The recent bills on labour codes passed by the parliament make the labour market in India more flexible. However, they have met with opposition from the labour unions and activists who contend that since the bills make the firing of workers easier they will reduce job security and increase unemployment.

However, Mr. Ludvig Von Mises, in his piece published in the September 1957 issue of The Indian Libertarian magazine, opines that lasting unemployment is not a feature of a free market but is of ‘institutional nature’. Whenever the labour market is restricted by either thorough political decree or hyper-unionisation, unemployment will result. He advocates a free market in labour and also castigates the Keynesian idea of ‘full employment’ brought about through government expenditure.

(One of the world’s greatest teachers of economics refuses here to beat around the bush and bluntly asks: Are Labour Unions Desirable?)

As the price determined in an unhampered market all those who consider it satisfactory can sell and all those who are prepared to pay it can buy. If commodities remain unsold, this is not due to their “unsaleability” but to speculation on the part of their owners; they expect that they will be able to sell later at a higher price. It is different when the authorities try to influence the market by compulsion. If the government decrees and enforces minimum prices higher than the potential market prices a part of the supply offered for sale at the official minimum prices remains unsold. This fact is well known. Therefore, if the government wants to push the prices of a commodity above the potential market price, it does not simply resort to the fixing of minimum prices. It rather tries to reduce the quantity offered for sale on the market; for instance, by purchasing and withholding a part of the supply available.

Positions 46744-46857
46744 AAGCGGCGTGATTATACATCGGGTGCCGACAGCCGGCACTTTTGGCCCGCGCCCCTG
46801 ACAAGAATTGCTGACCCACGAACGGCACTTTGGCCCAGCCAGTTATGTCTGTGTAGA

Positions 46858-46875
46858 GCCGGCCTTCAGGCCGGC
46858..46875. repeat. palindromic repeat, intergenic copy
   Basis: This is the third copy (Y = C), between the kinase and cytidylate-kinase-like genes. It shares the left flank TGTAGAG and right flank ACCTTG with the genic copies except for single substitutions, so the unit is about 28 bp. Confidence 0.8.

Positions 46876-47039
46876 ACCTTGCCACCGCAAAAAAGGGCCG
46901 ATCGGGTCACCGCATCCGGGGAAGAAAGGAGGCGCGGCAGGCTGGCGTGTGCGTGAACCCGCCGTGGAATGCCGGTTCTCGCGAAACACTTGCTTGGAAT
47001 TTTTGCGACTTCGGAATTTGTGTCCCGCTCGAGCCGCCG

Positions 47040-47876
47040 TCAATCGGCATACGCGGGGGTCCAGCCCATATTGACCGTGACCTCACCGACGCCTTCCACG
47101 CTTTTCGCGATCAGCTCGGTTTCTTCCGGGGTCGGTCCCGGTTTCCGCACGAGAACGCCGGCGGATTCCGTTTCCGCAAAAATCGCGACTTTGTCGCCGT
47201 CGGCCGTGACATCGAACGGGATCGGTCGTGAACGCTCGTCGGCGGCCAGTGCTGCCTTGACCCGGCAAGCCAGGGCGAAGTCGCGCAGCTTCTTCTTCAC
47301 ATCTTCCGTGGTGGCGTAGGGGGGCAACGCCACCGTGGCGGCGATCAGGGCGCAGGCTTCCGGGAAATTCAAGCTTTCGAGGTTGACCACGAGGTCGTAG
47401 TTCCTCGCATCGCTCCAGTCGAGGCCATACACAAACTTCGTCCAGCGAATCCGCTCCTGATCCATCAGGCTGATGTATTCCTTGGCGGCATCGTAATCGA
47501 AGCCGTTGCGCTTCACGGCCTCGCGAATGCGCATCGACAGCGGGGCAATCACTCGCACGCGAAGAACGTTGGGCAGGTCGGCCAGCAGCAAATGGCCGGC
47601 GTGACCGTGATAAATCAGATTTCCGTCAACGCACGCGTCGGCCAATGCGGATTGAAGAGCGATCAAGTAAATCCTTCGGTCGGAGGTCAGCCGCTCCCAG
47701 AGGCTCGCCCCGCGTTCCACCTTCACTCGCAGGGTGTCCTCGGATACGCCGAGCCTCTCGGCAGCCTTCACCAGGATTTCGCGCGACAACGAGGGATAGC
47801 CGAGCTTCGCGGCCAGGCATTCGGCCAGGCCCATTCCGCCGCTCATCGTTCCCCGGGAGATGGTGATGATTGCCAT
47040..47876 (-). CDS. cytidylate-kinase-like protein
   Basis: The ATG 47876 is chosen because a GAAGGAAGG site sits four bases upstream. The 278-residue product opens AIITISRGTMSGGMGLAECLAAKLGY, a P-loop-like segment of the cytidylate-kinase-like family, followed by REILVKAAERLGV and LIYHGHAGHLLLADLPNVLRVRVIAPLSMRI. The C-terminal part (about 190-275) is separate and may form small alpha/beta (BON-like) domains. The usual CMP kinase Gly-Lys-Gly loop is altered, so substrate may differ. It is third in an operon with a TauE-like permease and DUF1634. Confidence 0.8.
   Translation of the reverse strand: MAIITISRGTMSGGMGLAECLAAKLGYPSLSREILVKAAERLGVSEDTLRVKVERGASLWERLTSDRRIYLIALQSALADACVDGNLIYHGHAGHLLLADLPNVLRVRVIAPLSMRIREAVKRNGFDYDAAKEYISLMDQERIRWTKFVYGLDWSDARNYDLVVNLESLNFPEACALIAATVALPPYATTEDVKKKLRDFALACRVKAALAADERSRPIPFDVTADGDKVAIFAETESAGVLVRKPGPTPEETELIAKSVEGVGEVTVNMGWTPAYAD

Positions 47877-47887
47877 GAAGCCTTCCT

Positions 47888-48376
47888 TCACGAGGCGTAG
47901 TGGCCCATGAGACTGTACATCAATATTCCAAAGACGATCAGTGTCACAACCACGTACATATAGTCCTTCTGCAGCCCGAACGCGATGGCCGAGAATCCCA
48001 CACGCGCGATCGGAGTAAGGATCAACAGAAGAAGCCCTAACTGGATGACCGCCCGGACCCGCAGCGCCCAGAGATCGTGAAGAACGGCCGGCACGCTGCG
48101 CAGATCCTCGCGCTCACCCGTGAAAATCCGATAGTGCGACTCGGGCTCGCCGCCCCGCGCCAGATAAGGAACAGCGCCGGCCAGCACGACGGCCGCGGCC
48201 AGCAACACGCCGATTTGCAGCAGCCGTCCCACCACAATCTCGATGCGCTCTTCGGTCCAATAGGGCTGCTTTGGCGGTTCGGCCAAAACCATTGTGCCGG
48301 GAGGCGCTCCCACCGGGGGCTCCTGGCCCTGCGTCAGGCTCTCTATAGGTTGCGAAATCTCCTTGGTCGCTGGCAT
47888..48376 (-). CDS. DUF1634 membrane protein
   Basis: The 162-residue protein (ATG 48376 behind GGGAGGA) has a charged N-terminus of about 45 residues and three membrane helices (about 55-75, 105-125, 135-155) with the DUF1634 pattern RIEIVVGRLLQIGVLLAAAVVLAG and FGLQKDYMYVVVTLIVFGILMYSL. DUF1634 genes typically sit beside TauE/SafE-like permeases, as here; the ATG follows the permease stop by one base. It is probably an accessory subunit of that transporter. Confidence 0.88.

All this applies to labour. At the wage rates determined in the labour market everybody who looks for a job can get it and everybody who wants to employ workers can hire them. In the unhampered labour market, wage rates always tend toward full employment. Market wage rates rise when the marginal productivity of labour outruns the marginal productivity of capital goods or more simply~ when the per-head quota of capital invested increases. This is effected either by the accumulation of new capital or by a drop in the number of workers. An increase in the amount of capital is the result of saving and consequent investment. A reduction in the supply of labour on the market can be brought about by restricting immigration. In the age of liberalism (in the traditional classical connotation) there were practically no migration barriers. In this age of welfarism and unionism wellneigh all governments have either completely prohibited immigration-as for instance USA and other American Republics-stipulated definite quotas. Beyond that, some American unions have tried to reduce still more the number of jobseekers in their segment of the labour market by excluding coloured people from some kinds of employment and by rendering entrance into certain branches extremely difficult. 


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